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Mediastinal Lymph Node Dissection

Adam J. Bograd, Bernard J. Park
Mediastinal Lymph Node Dissection is a topic covered in the Pearson's General Thoracic.

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STS Cardiothoracic Surgery E-Book from The Society of Thoracic Surgeons provides expert guidance for Cardiac and Thoracic Surgery. Sections include Pearson’s General Thoracic, Esphageal, Adult Cardiac, and Pediatric and Congenital Cardiac Surgery. Explore these free sample topics:

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Key Points

  • The common patterns of lymphatic drainage and metastasis must be recognized so that the principles of surgical staging can be applied properly.
  • Familiarity with the various revisions of the staging system is necessary to correctly report new data and interpret published results.
  • Complete mediastinal lymph node dissection or systematic sampling should be performed in all patients undergoing curative surgery. Either procedure can be performed easily with no increase in operative morbidity.

Intraoperative mediastinal and hilar lymph nodal staging is an essential component of the surgical treatment of lung cancer. Although the “T” category of the primary tumor is readily apparent to both surgeon and pathologist, the presence or absence of tumor within the intrathoracic lymph nodes is frequently not obvious. Indeed, the lymph nodes themselves may not be apparent and must be diligently sought. Microscopic assessment is required to determine accurately the “N” status. Furthermore, because histologic staging is completely dependent on the material submitted during the operative procedure, the surgeon must accurately identify and properly label the requisite specimens.

Knowledge of lung cancer metastatic patterns provides the rationale for lymph node dissection. Lymph node level definitions and lymph node dissection techniques are best appreciated in their anatomic and historical perspectives. Finally, the utility of mediastinal lymph node dissection can be fully comprehended only through review of the accompanying risks and benefits.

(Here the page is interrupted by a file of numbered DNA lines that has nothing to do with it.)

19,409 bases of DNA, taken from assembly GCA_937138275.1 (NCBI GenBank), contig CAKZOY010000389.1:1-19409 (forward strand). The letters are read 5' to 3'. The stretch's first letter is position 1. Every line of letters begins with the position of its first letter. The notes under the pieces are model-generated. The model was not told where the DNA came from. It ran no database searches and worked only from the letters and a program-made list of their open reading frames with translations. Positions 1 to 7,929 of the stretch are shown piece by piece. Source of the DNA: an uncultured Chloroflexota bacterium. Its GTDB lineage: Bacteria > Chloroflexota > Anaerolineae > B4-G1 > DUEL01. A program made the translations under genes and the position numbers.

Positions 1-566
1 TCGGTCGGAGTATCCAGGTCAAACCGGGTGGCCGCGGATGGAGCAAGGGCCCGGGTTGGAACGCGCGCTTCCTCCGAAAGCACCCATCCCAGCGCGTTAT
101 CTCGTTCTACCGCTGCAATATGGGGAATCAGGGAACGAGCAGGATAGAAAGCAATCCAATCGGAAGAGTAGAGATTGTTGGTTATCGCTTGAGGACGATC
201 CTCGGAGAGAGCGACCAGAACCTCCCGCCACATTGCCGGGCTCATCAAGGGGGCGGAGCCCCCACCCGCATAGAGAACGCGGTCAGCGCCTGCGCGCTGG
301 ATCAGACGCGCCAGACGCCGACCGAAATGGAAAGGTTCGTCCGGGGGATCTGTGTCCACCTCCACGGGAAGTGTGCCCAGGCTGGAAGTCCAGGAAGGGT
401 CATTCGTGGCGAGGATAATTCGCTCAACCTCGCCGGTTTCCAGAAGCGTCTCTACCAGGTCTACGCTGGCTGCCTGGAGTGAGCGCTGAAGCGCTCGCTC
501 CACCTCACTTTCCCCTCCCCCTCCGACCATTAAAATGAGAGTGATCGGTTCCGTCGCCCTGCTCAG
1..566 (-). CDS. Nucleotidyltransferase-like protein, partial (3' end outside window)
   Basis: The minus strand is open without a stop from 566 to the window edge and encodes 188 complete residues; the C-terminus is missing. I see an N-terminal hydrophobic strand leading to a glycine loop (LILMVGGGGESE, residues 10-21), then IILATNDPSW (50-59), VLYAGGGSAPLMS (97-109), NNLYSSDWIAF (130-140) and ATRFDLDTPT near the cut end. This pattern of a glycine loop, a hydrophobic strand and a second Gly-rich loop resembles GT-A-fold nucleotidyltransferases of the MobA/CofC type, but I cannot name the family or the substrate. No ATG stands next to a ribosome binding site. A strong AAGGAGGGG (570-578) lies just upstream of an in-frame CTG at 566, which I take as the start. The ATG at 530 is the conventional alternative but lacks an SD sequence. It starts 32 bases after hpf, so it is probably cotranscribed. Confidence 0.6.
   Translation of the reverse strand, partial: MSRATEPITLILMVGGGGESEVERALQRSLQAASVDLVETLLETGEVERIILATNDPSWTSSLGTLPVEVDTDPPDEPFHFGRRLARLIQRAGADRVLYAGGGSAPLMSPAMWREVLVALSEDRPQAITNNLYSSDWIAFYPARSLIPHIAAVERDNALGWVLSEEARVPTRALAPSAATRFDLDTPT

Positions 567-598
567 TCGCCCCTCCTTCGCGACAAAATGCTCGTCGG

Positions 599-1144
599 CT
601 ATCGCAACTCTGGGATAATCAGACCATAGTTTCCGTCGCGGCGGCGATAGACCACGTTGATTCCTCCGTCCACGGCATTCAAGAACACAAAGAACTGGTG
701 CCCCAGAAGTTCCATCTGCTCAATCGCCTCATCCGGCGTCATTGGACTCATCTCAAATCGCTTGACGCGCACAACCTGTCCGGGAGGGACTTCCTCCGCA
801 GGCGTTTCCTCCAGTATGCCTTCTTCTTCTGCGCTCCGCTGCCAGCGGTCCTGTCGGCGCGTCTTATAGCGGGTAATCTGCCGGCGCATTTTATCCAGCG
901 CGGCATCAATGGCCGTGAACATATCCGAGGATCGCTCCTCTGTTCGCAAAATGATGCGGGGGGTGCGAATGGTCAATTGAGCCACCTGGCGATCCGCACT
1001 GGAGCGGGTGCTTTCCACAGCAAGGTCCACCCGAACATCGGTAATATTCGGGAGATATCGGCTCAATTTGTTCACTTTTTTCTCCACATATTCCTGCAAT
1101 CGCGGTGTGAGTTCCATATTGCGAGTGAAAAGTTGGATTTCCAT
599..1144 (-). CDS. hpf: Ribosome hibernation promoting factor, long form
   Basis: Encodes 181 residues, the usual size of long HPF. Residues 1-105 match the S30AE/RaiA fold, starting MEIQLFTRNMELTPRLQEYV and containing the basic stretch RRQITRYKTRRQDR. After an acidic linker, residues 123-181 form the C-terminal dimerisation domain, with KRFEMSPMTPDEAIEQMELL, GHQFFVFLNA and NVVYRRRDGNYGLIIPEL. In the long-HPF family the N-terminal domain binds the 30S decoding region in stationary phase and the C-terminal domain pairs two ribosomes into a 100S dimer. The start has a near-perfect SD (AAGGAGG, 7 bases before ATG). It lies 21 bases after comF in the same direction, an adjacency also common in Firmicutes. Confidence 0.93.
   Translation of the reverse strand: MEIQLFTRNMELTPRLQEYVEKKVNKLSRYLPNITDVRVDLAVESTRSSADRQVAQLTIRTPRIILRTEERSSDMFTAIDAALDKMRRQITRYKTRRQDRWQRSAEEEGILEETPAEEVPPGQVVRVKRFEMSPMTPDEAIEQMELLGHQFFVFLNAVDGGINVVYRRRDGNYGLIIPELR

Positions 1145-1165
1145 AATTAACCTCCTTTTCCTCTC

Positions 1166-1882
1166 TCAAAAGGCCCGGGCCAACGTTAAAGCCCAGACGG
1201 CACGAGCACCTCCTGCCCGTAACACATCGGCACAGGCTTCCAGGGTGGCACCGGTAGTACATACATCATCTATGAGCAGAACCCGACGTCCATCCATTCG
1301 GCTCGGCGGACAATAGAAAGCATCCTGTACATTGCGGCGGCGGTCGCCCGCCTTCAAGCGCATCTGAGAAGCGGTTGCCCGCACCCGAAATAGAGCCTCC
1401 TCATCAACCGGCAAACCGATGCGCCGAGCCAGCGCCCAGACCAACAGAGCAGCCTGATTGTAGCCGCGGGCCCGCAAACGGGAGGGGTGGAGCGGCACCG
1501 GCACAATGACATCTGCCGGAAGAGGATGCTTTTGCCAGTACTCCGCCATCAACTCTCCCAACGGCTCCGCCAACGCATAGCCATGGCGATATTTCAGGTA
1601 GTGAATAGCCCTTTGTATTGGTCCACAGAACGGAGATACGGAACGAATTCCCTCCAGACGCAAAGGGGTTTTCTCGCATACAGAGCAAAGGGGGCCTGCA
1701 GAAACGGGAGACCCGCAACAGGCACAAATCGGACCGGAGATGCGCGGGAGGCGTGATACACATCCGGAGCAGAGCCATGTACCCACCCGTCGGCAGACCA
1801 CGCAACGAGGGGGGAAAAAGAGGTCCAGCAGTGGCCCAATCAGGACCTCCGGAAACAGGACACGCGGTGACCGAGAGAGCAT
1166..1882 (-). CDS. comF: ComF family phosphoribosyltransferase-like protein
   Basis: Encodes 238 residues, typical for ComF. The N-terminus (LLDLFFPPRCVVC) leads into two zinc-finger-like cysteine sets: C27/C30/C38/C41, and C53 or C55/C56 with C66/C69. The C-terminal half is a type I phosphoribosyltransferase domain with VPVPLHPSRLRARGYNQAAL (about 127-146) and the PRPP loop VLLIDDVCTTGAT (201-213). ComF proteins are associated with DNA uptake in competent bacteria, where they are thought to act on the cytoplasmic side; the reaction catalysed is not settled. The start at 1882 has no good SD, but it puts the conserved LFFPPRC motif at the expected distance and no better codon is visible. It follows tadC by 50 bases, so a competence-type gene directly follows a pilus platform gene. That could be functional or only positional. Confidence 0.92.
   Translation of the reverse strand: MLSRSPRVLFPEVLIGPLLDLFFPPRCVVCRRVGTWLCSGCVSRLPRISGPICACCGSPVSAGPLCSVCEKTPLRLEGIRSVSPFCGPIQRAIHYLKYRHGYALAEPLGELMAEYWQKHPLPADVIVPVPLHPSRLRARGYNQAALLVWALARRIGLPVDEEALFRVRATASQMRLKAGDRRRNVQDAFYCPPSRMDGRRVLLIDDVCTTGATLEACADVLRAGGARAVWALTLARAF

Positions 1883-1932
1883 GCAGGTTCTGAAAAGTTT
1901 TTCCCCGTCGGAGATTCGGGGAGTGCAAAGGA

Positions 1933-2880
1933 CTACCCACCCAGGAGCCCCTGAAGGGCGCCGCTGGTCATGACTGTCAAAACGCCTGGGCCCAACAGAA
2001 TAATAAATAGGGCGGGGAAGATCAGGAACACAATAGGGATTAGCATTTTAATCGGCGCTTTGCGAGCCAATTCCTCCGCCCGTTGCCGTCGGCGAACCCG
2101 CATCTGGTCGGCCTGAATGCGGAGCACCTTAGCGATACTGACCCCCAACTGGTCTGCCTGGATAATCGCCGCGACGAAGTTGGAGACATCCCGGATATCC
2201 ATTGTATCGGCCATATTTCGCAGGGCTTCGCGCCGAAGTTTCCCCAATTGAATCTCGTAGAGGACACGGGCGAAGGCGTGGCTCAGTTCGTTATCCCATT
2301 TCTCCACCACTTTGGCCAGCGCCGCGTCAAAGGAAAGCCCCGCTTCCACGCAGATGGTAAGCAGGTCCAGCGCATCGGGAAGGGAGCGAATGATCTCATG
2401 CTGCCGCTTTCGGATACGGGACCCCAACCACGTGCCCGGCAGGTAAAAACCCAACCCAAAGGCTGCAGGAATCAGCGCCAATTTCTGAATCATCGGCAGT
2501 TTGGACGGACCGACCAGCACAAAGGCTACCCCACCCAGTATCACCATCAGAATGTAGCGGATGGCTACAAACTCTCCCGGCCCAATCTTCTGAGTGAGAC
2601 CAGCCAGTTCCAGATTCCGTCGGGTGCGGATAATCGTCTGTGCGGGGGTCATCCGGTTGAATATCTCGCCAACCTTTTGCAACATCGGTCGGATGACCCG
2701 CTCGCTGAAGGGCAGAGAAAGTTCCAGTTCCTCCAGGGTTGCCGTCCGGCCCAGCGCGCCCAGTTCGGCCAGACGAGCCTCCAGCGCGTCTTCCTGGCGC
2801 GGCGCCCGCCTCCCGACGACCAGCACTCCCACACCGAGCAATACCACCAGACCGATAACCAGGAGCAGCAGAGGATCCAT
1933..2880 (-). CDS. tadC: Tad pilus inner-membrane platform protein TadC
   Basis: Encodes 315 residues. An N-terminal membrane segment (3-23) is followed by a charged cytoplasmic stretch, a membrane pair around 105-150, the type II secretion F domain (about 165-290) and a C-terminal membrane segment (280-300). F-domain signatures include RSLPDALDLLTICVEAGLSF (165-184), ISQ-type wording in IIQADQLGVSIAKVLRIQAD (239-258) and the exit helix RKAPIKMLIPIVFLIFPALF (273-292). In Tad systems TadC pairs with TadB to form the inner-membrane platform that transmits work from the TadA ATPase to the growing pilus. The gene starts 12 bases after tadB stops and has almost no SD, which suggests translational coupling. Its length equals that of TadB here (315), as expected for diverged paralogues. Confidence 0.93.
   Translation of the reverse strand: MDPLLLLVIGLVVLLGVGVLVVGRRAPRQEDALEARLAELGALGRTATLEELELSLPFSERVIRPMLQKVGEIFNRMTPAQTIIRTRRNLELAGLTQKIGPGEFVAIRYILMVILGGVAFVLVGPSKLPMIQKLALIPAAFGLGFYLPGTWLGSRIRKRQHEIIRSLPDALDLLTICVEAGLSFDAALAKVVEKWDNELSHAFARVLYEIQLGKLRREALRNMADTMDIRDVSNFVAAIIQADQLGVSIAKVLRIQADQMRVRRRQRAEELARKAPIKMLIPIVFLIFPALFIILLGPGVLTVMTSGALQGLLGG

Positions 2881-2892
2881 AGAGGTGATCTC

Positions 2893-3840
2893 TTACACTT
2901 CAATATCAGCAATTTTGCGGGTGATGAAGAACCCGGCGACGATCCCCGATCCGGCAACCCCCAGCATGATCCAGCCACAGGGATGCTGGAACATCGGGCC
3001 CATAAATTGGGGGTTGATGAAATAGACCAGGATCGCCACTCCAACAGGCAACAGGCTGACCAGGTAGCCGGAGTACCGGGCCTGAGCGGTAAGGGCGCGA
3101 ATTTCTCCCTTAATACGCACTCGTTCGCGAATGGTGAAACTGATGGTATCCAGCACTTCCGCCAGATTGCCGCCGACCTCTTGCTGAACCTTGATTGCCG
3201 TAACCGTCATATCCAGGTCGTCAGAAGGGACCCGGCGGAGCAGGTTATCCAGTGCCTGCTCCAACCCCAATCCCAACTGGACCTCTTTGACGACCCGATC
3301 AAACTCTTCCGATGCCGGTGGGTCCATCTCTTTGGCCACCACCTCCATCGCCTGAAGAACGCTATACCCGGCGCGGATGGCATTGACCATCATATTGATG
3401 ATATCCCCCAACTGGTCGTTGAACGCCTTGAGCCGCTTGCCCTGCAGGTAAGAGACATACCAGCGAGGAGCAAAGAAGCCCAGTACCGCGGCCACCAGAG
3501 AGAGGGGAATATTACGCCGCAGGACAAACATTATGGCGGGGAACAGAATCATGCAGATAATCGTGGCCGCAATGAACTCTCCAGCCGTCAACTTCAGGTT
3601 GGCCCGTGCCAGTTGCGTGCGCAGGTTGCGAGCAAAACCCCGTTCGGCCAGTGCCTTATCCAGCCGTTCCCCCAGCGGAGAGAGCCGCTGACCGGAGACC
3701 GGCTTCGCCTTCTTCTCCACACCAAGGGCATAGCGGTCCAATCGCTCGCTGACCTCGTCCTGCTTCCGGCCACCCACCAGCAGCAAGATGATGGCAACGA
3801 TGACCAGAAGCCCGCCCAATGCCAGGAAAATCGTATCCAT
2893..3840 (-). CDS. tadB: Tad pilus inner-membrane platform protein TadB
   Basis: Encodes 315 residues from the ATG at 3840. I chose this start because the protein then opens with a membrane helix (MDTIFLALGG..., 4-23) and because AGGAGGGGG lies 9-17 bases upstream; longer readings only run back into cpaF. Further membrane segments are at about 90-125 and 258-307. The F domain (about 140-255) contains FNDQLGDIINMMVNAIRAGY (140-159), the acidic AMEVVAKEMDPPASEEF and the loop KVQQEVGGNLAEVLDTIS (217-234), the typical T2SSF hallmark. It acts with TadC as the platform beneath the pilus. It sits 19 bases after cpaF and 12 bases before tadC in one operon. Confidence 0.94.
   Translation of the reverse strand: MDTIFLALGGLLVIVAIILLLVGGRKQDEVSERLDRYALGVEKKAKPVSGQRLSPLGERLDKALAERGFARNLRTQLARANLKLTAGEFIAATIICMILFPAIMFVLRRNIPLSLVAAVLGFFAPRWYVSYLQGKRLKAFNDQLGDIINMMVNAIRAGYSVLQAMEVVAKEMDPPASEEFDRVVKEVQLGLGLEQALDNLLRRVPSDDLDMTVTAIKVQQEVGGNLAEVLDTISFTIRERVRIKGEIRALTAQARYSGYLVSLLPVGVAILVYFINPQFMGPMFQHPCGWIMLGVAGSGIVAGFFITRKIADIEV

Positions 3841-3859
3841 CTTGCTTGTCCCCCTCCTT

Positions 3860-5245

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Key Points

  • The common patterns of lymphatic drainage and metastasis must be recognized so that the principles of surgical staging can be applied properly.
  • Familiarity with the various revisions of the staging system is necessary to correctly report new data and interpret published results.
  • Complete mediastinal lymph node dissection or systematic sampling should be performed in all patients undergoing curative surgery. Either procedure can be performed easily with no increase in operative morbidity.

Intraoperative mediastinal and hilar lymph nodal staging is an essential component of the surgical treatment of lung cancer. Although the “T” category of the primary tumor is readily apparent to both surgeon and pathologist, the presence or absence of tumor within the intrathoracic lymph nodes is frequently not obvious. Indeed, the lymph nodes themselves may not be apparent and must be diligently sought. Microscopic assessment is required to determine accurately the “N” status. Furthermore, because histologic staging is completely dependent on the material submitted during the operative procedure, the surgeon must accurately identify and properly label the requisite specimens.

Knowledge of lung cancer metastatic patterns provides the rationale for lymph node dissection. Lymph node level definitions and lymph node dissection techniques are best appreciated in their anatomic and historical perspectives. Finally, the utility of mediastinal lymph node dissection can be fully comprehended only through review of the accompanying risks and benefits.

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Last updated: March 19, 2020